Village hospitality

By Nicole Meadows

According to one travel guide about Cambodia, “life is centered on family, faith, and food.” We saw the heart of this in a visit to one of the guide’s home village.

Our bumpy tuk tuk ride on the wide dirt road, orange and corrugated, was like a victory parade. Almost every kid we passed waved and shouted “halloo” to us – sometimes unseen from behind the dry palm trees. I wondered what they associated with the sight of visitors like us. It seemed to be exciting things.

On our tour we were able to taste rice wine, which we were told is hard to make. Then we visited the stilted house of our guide’s mother, who makes rice noodles to sell at the market and to other villagers.

A cluster of concrete posts stood to the side of the yard, on hand for replacing the wooden pillars supporting the house when termites ate them away. Like a good ol’ barn raisin’, fixing a house is a community affair. By the strength of gathered neighbors, the house is lifted and the posts switched out. In payment, thanks and celebration, a meal and wine are shared.

We passed grandmother and aunt, both widowed nuns, and sister with her children. We stopped at a woman’s home where her relative taught English to students for $2 a month. Older women asked our guide why he had so many pretty girls with him and laughed, one touching a girl’s arm like it was a fine fabric.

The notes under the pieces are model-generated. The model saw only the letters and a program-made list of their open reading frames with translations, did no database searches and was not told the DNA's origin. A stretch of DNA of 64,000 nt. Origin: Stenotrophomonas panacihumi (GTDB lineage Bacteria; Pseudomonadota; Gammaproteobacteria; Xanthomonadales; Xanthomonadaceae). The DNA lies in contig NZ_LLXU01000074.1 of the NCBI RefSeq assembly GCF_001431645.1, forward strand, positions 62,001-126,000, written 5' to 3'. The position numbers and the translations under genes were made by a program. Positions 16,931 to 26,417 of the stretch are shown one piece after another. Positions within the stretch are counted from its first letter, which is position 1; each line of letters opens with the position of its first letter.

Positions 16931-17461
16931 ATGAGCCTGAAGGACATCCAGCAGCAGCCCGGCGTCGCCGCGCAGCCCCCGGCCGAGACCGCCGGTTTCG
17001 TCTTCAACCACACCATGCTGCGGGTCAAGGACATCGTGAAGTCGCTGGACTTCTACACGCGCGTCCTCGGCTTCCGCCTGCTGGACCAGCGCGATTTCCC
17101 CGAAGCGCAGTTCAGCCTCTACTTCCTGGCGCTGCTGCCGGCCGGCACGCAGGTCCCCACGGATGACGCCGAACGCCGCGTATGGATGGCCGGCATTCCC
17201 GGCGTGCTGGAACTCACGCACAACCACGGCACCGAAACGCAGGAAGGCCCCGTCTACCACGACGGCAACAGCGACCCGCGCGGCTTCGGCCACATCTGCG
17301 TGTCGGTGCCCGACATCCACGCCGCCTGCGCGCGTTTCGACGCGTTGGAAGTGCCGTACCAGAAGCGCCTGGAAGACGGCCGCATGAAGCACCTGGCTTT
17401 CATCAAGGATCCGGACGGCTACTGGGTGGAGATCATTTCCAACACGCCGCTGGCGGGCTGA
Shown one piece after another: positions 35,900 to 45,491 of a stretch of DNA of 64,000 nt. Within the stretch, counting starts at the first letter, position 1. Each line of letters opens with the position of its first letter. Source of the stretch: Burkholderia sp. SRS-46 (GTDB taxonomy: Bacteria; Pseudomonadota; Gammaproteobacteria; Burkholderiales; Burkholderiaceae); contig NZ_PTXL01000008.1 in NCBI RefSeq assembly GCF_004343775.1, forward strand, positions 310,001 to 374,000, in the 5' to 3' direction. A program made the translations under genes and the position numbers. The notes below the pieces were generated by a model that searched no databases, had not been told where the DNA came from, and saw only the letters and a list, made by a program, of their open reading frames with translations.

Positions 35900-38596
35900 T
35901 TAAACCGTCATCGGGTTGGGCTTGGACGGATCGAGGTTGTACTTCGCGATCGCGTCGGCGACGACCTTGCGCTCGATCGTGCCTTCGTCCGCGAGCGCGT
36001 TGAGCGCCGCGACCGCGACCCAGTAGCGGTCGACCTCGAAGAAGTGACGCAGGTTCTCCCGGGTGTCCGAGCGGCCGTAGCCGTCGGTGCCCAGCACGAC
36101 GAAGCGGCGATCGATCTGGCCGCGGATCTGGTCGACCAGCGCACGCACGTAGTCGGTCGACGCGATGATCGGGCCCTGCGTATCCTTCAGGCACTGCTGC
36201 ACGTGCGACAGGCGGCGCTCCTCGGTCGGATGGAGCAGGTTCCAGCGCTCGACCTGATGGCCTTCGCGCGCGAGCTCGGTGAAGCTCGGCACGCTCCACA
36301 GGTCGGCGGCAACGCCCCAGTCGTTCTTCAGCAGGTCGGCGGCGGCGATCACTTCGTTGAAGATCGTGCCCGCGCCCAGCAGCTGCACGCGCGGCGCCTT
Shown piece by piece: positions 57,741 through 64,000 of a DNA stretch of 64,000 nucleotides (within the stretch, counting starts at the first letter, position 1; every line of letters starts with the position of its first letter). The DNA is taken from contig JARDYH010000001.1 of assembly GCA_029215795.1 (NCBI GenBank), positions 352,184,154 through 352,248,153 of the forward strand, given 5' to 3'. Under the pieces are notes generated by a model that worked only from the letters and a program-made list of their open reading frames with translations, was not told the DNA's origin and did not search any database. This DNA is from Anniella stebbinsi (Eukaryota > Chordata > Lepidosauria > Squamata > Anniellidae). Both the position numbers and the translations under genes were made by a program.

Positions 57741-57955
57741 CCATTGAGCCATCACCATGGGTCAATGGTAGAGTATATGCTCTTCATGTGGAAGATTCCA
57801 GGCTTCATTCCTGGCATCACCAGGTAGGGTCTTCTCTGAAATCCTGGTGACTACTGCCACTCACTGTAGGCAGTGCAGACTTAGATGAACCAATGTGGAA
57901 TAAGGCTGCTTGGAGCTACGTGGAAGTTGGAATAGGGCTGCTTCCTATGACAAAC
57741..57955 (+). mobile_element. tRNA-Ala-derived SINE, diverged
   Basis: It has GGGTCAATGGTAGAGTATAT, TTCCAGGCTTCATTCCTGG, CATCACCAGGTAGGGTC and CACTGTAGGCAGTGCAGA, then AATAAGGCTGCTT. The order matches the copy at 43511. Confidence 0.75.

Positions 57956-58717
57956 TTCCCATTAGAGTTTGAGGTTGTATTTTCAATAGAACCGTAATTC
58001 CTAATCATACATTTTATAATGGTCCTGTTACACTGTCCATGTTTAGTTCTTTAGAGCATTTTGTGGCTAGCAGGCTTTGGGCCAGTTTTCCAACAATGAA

A cloud of children gathered behind us and floated on the ground as we waited for fresh coconuts to drink the milk from. Our hostess sent her daughter to get a woven mat to cover the bed, which was wooden slats and long leaves, for us to sit on.

Some kids had necklaces of string with coin pendants. One young boy, with a droopy eye and swollen forehead, even wore a car key. These necklaces were protection from sickness.

Our coconuts were fresh – a teen scaled a palm tree and brought a clump down, then they used a machete to slice the tops off and make an opening. After handing out the “cococups” our hostess, who had held her kissing palms to the girls of the group with an old greeting, rushed away and back, bringing a bag of straws and making sure no one was left without one.

It may have been a side effect of our guide being in his own village, among his relatives and friends, but it felt like we were also visiting home on a special occasion.

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